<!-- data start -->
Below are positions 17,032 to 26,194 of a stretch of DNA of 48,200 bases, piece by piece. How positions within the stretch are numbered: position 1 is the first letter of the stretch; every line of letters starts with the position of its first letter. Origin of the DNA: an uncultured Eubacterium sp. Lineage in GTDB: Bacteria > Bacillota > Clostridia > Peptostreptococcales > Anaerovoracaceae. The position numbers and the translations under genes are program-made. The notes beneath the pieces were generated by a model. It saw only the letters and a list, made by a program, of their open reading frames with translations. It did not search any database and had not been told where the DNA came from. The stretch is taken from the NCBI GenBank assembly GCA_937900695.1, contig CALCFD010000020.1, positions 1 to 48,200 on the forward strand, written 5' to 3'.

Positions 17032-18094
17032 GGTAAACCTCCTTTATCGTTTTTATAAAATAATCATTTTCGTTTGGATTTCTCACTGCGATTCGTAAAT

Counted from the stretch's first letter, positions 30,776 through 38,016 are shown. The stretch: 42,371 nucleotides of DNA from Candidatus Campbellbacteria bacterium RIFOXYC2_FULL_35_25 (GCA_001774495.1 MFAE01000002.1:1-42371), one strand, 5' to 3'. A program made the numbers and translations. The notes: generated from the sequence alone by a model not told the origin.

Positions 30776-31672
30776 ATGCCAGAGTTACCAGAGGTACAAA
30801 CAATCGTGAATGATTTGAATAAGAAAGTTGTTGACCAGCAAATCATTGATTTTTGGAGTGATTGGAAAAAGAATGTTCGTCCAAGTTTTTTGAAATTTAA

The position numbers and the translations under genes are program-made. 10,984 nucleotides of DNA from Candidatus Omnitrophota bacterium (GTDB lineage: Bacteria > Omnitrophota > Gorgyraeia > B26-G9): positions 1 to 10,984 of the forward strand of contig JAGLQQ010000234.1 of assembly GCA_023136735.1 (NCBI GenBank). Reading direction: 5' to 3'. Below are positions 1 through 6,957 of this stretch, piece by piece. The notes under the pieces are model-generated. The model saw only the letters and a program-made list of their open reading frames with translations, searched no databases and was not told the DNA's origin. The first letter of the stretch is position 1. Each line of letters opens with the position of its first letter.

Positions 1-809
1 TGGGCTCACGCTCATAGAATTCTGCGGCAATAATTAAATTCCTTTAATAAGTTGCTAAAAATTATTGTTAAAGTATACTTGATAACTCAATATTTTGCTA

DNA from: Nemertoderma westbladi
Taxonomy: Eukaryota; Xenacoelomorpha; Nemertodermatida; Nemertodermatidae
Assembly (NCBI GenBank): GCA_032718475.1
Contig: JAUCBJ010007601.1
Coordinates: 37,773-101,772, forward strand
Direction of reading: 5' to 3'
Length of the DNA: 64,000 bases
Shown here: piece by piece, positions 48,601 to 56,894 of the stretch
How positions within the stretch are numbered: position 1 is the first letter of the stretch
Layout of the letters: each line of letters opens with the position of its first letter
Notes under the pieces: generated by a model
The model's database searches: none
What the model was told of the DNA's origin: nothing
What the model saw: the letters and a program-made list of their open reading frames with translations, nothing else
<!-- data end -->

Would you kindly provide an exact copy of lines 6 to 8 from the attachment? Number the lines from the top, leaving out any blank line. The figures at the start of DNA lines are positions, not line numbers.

30776 ATGCCAGAGTTACCAGAGGTACAAA
30801 CAATCGTGAATGATTTGAATAAGAAAGTTGTTGACCAGCAAATCATTGATTTTTGGAGTGATTGGAAAAAGAATGTTCGTCCAAGTTTTTTGAAATTTAA

The position numbers and the translations under genes are program-made. 10,984 nucleotides of DNA from Candidatus Omnitrophota bacterium (GTDB lineage: Bacteria > Omnitrophota > Gorgyraeia > B26-G9): positions 1 to 10,984 of the forward strand of contig JAGLQQ010000234.1 of assembly GCA_023136735.1 (NCBI GenBank). Reading direction: 5' to 3'. Below are positions 1 through 6,957 of this stretch, piece by piece. The notes under the pieces are model-generated. The model saw only the letters and a program-made list of their open reading frames with translations, searched no databases and was not told the DNA's origin. The first letter of the stretch is position 1. Each line of letters opens with the position of its first letter.